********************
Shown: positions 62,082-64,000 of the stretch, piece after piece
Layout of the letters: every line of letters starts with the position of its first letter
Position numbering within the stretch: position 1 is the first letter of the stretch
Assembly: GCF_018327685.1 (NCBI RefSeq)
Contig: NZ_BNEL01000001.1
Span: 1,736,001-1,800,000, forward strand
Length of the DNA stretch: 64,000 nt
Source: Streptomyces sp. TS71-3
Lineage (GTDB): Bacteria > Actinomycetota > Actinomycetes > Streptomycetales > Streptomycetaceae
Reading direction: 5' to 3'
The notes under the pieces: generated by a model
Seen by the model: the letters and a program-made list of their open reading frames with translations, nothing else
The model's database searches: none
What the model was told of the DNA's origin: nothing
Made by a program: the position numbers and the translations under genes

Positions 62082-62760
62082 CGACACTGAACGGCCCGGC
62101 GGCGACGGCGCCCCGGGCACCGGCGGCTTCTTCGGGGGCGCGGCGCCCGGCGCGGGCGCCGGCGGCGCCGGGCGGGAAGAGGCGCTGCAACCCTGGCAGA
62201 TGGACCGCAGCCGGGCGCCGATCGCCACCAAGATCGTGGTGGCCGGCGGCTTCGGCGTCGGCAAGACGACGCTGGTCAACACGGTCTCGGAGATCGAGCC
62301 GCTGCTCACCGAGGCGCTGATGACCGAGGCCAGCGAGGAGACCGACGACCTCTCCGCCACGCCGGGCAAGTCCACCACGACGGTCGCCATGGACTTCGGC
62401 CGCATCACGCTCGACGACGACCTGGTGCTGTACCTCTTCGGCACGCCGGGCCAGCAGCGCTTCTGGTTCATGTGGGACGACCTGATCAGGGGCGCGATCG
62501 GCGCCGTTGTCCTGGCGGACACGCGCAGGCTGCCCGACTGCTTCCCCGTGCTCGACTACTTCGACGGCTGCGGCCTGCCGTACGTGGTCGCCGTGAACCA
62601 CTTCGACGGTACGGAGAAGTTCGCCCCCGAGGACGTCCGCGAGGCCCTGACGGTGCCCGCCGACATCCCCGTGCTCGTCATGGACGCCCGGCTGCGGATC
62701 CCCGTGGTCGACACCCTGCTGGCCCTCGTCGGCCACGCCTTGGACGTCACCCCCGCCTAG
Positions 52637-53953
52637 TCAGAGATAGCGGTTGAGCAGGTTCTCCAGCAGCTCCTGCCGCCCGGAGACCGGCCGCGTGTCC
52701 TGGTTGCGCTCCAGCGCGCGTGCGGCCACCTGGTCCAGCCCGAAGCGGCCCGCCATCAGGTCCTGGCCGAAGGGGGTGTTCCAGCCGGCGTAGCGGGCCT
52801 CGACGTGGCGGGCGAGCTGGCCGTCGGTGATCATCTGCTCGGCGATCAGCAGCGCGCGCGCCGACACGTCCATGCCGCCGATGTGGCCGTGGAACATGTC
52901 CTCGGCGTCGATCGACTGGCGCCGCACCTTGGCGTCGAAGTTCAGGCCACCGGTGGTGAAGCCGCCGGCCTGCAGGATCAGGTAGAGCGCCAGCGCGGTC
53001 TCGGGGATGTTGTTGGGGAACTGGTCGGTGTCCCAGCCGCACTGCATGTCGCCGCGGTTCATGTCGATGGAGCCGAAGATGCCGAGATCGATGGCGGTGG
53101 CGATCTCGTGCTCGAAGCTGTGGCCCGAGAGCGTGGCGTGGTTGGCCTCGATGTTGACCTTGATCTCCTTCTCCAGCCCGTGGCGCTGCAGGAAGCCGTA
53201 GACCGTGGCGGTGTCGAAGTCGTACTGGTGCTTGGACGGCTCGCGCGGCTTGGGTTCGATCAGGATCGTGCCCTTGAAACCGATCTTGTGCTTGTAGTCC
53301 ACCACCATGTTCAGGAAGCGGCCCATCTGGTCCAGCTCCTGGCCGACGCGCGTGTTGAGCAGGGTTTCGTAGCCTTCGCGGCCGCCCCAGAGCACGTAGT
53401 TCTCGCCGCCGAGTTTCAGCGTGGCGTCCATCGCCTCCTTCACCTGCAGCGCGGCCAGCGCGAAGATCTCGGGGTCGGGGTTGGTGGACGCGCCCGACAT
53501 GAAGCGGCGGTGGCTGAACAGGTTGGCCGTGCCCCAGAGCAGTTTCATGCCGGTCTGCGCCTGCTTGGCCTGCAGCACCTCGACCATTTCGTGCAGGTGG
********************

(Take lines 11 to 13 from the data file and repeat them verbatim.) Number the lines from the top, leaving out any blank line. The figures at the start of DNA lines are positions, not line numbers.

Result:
The notes under the pieces: generated by a model
Seen by the model: the letters and a program-made list of their open reading frames with translations, nothing else
The model's database searches: none